The Austin Children's Museum was founded in October 1983 by a grass-roots group which successfully developed partnerships with civic, business, and community organizations seeking to expand the cultural and educational opportunities for Central Texas youth and families. Founders surveyed community groups (libraries, schools, preschool parent groups, educators, artists, and cultural groups) who expressed strong support for a resource which would build on a child's inherent curiosity and provide concrete opportunities for creativity and inquiry. They drew up a four-phase museum plan whose timeline included the presentation of exhibits throughout the
community, opening an initial facility, consolidating museum approaches and resources, and finally creating a full-size facility for ongoing programming.
In the fall of 1984, the first museum-developed exhibit, The Magic of Faces, opened in a library in a low-income minority neighborhood in the city. During the museum's first phase, 1984-87, it established a solid reputation for creating and sponsoring exhibits, family festivals, workshops, educator programs, school-based programming, and collaborative events with other community groups. Museum events in schools, parks, libraries, shopping malls, museums, and neighborhood centers attracted visitors throughout Austin. Museum-designed exhibits began traveling statewide, on loan to cultural centers, universities, and other museums.
In October 1987, the museum opened a 5,000 square-foot facility in downtown Austin. The site served approximately 1,500 visitors weekly. The museum has created galleries and touring exhibits, developed programs for target audiences, evolved a community-responsive exhibit design process, implemented a broad-based volunteer program drawing on youth, college interns, and community volunteers, and established a popular traveling exhibit program. Exhibits about music, masks, food ways, home-building, jungles, space sciences, bats, weather, clothing,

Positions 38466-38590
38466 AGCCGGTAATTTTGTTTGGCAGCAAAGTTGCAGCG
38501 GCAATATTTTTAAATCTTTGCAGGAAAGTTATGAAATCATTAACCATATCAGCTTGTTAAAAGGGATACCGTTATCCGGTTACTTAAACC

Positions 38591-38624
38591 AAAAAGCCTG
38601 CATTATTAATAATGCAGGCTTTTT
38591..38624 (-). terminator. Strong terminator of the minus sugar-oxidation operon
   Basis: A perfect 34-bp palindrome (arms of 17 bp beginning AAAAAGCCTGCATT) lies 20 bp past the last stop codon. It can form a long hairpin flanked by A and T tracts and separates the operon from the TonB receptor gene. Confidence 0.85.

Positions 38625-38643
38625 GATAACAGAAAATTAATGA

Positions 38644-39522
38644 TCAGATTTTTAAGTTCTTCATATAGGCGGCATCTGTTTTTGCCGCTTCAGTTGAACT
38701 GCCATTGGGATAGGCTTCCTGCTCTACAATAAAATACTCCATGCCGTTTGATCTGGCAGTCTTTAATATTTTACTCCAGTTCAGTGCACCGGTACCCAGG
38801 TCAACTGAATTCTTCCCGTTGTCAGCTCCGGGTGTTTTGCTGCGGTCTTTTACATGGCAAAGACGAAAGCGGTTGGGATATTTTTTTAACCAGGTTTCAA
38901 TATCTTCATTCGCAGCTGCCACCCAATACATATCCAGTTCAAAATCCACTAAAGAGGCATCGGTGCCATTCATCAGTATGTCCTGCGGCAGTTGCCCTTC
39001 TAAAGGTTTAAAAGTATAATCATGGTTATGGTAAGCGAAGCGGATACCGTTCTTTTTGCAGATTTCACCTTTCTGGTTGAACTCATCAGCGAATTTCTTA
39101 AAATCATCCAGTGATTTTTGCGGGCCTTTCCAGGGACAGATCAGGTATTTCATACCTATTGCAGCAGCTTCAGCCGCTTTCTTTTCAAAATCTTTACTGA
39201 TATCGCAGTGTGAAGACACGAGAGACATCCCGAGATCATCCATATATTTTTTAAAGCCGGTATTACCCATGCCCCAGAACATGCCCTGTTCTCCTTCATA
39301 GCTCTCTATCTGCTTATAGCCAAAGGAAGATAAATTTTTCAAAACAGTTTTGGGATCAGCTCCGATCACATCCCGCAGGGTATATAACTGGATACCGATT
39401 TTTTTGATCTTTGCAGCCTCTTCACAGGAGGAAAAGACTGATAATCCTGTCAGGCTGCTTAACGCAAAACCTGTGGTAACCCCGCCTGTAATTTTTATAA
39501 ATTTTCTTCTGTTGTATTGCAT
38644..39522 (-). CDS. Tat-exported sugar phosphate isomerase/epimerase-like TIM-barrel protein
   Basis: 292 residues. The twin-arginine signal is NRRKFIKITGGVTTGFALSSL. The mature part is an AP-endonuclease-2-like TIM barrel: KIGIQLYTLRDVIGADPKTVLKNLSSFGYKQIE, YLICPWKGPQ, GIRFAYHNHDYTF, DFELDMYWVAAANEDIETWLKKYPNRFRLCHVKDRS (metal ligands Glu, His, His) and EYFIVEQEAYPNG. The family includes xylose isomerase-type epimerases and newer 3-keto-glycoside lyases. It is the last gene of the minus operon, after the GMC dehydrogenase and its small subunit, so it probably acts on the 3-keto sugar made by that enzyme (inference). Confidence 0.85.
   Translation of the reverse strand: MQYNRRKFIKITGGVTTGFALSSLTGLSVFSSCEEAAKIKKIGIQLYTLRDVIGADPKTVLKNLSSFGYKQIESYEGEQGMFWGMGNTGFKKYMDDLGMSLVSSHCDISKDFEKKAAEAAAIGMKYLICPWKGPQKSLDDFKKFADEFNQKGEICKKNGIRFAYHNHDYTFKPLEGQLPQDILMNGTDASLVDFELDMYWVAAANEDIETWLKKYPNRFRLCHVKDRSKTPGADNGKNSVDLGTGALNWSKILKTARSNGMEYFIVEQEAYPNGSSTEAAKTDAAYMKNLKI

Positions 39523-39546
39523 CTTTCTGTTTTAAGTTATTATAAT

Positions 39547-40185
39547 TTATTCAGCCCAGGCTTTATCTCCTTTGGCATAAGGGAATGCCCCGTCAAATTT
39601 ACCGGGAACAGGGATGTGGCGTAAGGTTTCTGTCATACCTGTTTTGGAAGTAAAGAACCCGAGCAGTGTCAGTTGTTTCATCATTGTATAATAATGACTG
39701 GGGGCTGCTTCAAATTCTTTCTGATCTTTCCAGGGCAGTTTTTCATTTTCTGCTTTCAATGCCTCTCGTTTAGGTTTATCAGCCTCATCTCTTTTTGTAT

functional art, and puppetry offered opportunities for multidisciplinary learning, creativity, and appreciation of culture and heritage.
In 1991, the museum became the first children's museum accepted into the National Endowment for the Arts (NEA) Advancement Program, which provides strategic planning assistance and special funds to 40 arts groups annually. In 1993, the museum added science corps to its community programming. The following year, the museum began sponsoring teen multi-media productions. In 1995, the museum began a program to involve local artists more actively in exhibit design and production.
In 1996 Austin Children's Museum launched a $5 million Expansion Campaign, and in December 1997 opened the doors of the 20,000 square foot facility at 201 Colorado Street. Exhibits about inventions, trees, textiles, growing up, time, bats. Today annual attendance has grown to 140,000.